Tonight Governor McCrory will lay out his vision for North Carolina and his policy ideas for getting us there. He is also likely to give us a glimpse into his view of current economic, fiscal and social conditions in the state.

At the Budget & Tax Center, we have noted that the central challenge for the governor and all policymakers is building an economy that works for everyone. One of the essential tools in that effort is the state budget.

Unfortunately, while other states are reinvesting as their economies recover from the recession, North Carolina continues to underinvest in the education of our children, the skills of workers and the public health of our communities. In fact, if we were investing at pre-recession levels as a share of the economy today, there would be $3.2 billion more for our schools, courts, clinics and colleges.

But as the economic recovery strengthened—benefiting primarily the wealthiest 1 percent, who have captured all of the income growth since the start of the recovery—policymakers pursued a tax plan that shifted the tax load onto middle- and low-income taxpayers while giving a tax break to the state’s wealthiest and profitable corporations. It also reduced the dollars available for core investments in our economy, costing the state almost $900 million this current fiscal year and a projected more than $1 billion in the fiscal year that begins in July. In tonight’s State of the State, I want Governor McCrory to talk about how he will address the cost of that tax plan and make sure everyone is contributing to the infrastructure of opportunity that has made our state great.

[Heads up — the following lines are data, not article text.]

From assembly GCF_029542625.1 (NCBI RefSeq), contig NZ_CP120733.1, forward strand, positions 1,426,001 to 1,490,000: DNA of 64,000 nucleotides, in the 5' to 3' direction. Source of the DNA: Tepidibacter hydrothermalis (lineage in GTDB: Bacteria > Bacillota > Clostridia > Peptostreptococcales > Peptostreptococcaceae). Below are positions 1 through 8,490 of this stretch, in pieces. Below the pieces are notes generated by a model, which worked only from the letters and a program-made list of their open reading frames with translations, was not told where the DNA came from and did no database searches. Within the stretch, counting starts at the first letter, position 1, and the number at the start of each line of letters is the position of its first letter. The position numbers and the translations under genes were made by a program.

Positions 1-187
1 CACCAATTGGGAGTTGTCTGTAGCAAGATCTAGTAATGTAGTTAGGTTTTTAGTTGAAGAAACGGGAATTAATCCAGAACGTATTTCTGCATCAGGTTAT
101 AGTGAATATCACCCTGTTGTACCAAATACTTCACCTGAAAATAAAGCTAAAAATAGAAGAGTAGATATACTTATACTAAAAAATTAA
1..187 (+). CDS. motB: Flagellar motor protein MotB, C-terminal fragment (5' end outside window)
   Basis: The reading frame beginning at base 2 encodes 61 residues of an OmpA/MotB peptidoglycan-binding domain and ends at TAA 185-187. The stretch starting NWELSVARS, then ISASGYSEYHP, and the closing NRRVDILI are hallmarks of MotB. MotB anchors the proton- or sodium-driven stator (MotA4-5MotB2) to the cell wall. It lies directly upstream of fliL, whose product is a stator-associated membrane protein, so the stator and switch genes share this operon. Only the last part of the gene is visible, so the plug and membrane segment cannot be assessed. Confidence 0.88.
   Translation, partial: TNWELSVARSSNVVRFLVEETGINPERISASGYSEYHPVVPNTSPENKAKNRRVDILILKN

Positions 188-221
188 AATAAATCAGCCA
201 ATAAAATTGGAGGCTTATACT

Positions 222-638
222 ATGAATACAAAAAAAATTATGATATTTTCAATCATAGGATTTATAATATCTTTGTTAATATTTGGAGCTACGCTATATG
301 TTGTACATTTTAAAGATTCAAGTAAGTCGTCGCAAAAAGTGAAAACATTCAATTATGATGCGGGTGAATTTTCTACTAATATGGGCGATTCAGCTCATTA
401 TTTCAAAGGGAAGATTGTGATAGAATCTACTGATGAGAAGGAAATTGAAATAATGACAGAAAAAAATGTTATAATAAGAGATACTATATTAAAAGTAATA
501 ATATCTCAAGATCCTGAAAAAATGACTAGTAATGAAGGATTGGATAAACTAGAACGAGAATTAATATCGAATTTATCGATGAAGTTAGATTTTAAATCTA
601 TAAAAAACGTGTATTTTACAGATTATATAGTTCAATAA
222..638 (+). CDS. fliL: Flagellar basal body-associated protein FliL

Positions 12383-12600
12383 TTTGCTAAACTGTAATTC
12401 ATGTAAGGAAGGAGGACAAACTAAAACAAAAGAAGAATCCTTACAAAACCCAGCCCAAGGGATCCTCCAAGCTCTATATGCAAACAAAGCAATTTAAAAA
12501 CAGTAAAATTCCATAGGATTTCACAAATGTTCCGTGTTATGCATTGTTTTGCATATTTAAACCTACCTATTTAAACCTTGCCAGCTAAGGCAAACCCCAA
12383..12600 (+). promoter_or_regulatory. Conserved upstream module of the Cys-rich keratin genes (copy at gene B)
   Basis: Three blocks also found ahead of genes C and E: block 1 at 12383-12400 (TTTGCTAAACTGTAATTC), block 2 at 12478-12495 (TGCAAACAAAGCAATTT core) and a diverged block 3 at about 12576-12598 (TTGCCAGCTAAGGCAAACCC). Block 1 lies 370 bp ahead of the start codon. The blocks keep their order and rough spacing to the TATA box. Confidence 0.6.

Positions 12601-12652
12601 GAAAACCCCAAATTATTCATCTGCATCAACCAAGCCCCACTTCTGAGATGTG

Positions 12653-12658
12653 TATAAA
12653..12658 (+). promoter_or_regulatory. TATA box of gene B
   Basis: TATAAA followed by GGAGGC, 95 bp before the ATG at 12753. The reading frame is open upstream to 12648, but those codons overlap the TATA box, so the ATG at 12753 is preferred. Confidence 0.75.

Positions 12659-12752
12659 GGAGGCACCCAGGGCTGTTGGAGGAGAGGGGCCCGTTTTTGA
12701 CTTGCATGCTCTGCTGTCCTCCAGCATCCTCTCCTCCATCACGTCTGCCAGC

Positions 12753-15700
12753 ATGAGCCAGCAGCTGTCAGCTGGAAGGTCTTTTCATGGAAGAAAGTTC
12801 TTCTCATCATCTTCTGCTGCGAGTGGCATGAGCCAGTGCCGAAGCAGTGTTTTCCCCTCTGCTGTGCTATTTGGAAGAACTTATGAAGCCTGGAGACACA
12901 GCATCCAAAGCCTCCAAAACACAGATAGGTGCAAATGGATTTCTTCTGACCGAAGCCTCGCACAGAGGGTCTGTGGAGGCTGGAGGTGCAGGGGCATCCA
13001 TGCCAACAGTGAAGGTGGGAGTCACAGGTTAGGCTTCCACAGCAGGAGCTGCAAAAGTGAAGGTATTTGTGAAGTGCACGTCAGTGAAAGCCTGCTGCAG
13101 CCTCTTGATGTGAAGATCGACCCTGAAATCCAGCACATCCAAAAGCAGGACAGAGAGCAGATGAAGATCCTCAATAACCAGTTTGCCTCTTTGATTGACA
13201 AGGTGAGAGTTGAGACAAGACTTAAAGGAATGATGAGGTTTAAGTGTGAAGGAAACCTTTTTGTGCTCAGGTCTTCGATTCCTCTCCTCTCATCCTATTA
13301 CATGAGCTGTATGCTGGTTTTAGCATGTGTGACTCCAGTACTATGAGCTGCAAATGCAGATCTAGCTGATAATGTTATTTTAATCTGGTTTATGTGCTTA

Yesterday the BTC released a brief outlining five strategies that could address the cost of the tax plan and provide some revenue for much-needed investments. These strategies include: establishing an income tax rate structure based on ability to pay; reinstating a critical tax credit for working families before expanding the sales tax; making sure that large, profitable corporations pay to support the services they enjoy; eliminating special tax breaks that don’t help our economy; and avoiding short-sighted budget cuts and the privatization of services that can cost us more down the road. These are sound policy ideas that should be part of lawmakers’ approach in this long legislative session.

An economy won’t grow nearly as strong for nearly as long without a focus on providing opportunity to everyone. The barriers to the middle class will only be higher if policymakers don’t ensure that all communities and all North Carolinians can work, earn a living wage and participate in their communities’ economic and civic life. Read More